A fallow deer with its head bitten off has been found in the Dyrehaven forest park north of Copenhagen, prompting a warning from the nature agency Naturstyrelsen that a “dangerous animal” is on the loose and speculation of a wolf in Copenhagen’s back garden.
The news follows numerous documented wolf sightings in Denmark in recent years.
The deer was attacked by a large predator, but in a manner not typical of dogs, according to Naturstyrelsen, so DNA tests have been sent for analysis to determine if it was a wolf. The tests are expected within three days.
Worse than wolves
Hans Henrik Christensen, a forester at Naturstyrelsen in the Capital Region, is doubtful the killing is the work of a wild canine, but urges caution nonetheless. “It’s most likely a very large dog, I can’t imagine that a wolf has made its way into Dyrehaven,” he said.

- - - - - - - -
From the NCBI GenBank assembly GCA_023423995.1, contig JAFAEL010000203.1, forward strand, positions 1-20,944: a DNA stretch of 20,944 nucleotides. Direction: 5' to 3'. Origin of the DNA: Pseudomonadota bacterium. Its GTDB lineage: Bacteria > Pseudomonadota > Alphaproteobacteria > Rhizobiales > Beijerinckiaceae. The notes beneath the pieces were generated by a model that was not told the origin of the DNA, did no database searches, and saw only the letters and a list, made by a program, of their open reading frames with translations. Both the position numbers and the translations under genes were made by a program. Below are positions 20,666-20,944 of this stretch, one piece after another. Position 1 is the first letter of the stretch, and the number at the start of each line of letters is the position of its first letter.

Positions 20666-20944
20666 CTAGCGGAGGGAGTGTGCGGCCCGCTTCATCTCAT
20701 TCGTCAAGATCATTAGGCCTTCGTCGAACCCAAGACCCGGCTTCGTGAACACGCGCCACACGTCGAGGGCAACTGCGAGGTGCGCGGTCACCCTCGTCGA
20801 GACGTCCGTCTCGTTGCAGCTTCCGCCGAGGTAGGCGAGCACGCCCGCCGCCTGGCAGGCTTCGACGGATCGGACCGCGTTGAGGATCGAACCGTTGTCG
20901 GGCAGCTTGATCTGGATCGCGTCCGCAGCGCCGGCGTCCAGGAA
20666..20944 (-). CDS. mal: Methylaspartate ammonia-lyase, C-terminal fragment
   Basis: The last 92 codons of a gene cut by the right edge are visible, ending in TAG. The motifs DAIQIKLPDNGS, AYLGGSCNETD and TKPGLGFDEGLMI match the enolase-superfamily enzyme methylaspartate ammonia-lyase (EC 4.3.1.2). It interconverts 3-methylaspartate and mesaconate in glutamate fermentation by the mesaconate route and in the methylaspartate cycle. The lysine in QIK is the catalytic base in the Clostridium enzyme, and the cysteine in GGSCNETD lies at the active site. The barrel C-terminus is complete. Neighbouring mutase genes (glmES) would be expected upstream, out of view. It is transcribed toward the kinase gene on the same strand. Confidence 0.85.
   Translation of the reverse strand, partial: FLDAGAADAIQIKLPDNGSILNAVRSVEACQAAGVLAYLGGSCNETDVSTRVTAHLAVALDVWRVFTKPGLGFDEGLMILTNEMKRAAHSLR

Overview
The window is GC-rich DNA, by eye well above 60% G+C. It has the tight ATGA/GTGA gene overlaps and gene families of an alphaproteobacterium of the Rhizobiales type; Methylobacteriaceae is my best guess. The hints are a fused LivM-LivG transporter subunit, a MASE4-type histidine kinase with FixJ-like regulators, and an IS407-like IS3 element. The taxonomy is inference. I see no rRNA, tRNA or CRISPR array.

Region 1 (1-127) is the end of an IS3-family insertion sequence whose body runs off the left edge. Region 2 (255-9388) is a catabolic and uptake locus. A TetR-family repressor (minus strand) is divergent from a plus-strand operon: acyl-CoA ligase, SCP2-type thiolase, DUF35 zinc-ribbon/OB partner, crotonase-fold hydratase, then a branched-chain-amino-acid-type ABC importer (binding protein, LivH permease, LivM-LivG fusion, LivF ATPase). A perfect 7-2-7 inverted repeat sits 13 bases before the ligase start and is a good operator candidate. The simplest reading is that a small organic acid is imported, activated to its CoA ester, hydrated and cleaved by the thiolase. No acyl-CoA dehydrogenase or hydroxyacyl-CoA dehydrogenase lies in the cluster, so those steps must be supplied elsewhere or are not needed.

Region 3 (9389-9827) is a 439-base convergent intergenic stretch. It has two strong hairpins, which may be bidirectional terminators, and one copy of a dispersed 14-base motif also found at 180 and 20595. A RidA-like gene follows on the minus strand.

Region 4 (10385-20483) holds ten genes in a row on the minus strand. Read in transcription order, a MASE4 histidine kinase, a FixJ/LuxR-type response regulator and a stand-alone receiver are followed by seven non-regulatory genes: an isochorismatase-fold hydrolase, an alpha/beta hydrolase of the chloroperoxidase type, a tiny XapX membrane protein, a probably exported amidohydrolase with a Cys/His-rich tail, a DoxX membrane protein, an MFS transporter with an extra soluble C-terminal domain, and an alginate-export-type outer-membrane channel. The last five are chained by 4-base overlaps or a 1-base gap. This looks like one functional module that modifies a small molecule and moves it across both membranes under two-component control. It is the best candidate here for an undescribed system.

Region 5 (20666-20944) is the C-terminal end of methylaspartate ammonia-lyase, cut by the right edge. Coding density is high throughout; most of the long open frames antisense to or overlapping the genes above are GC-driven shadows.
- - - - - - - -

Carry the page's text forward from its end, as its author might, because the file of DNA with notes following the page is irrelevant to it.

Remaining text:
“But it doesn’t have much consequence in this case because ferocious dogs are much more dangerous than wolves. So people should be cautious no matter what.”
Thomas Secher Jensen, a senior researcher at the Aarhus Museum of Natural History, told TV2 News that he also considers the large dog hypothesis more likely. “It’s not a typical picture for a wolf. They normally eat the guts first and then the best meat around the backbone,” he explained.
“Many large dogs get let out at night, some kill deer, and then the next day are normal affable pooches as ever. It’s because it’s happened in Copenhagen. In deep dark Jutland we see this all the time.”